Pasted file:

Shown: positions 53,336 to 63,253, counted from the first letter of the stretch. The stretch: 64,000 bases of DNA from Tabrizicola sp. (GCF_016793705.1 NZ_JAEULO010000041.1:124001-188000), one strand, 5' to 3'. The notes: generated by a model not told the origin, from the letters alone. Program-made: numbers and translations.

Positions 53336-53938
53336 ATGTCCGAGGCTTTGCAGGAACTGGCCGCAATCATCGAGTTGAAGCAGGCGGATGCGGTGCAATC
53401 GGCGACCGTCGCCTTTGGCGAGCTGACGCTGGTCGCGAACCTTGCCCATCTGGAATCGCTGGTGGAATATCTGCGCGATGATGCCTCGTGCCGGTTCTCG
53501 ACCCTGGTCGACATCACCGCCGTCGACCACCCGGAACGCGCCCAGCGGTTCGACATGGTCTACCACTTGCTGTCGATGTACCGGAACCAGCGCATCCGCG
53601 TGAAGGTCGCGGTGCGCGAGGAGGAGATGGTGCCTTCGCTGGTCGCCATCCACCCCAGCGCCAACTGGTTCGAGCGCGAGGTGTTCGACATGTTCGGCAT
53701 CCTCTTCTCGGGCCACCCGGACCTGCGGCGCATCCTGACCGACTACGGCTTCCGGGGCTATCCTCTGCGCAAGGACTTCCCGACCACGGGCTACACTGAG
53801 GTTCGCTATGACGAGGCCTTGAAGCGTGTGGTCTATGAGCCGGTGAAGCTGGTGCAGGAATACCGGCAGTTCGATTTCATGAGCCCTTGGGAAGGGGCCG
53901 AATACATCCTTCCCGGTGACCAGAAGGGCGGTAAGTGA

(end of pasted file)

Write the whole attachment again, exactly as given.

Shown: positions 53,336 to 63,253, counted from the first letter of the stretch. The stretch: 64,000 bases of DNA from Tabrizicola sp. (GCF_016793705.1 NZ_JAEULO010000041.1:124001-188000), one strand, 5' to 3'. The notes: generated by a model not told the origin, from the letters alone. Program-made: numbers and translations.

Positions 53336-53938
53336 ATGTCCGAGGCTTTGCAGGAACTGGCCGCAATCATCGAGTTGAAGCAGGCGGATGCGGTGCAATC
53401 GGCGACCGTCGCCTTTGGCGAGCTGACGCTGGTCGCGAACCTTGCCCATCTGGAATCGCTGGTGGAATATCTGCGCGATGATGCCTCGTGCCGGTTCTCG
53501 ACCCTGGTCGACATCACCGCCGTCGACCACCCGGAACGCGCCCAGCGGTTCGACATGGTCTACCACTTGCTGTCGATGTACCGGAACCAGCGCATCCGCG
53601 TGAAGGTCGCGGTGCGCGAGGAGGAGATGGTGCCTTCGCTGGTCGCCATCCACCCCAGCGCCAACTGGTTCGAGCGCGAGGTGTTCGACATGTTCGGCAT
53701 CCTCTTCTCGGGCCACCCGGACCTGCGGCGCATCCTGACCGACTACGGCTTCCGGGGCTATCCTCTGCGCAAGGACTTCCCGACCACGGGCTACACTGAG
53801 GTTCGCTATGACGAGGCCTTGAAGCGTGTGGTCTATGAGCCGGTGAAGCTGGTGCAGGAATACCGGCAGTTCGATTTCATGAGCCCTTGGGAAGGGGCCG
53901 AATACATCCTTCCCGGTGACCAGAAGGGCGGTAAGTGA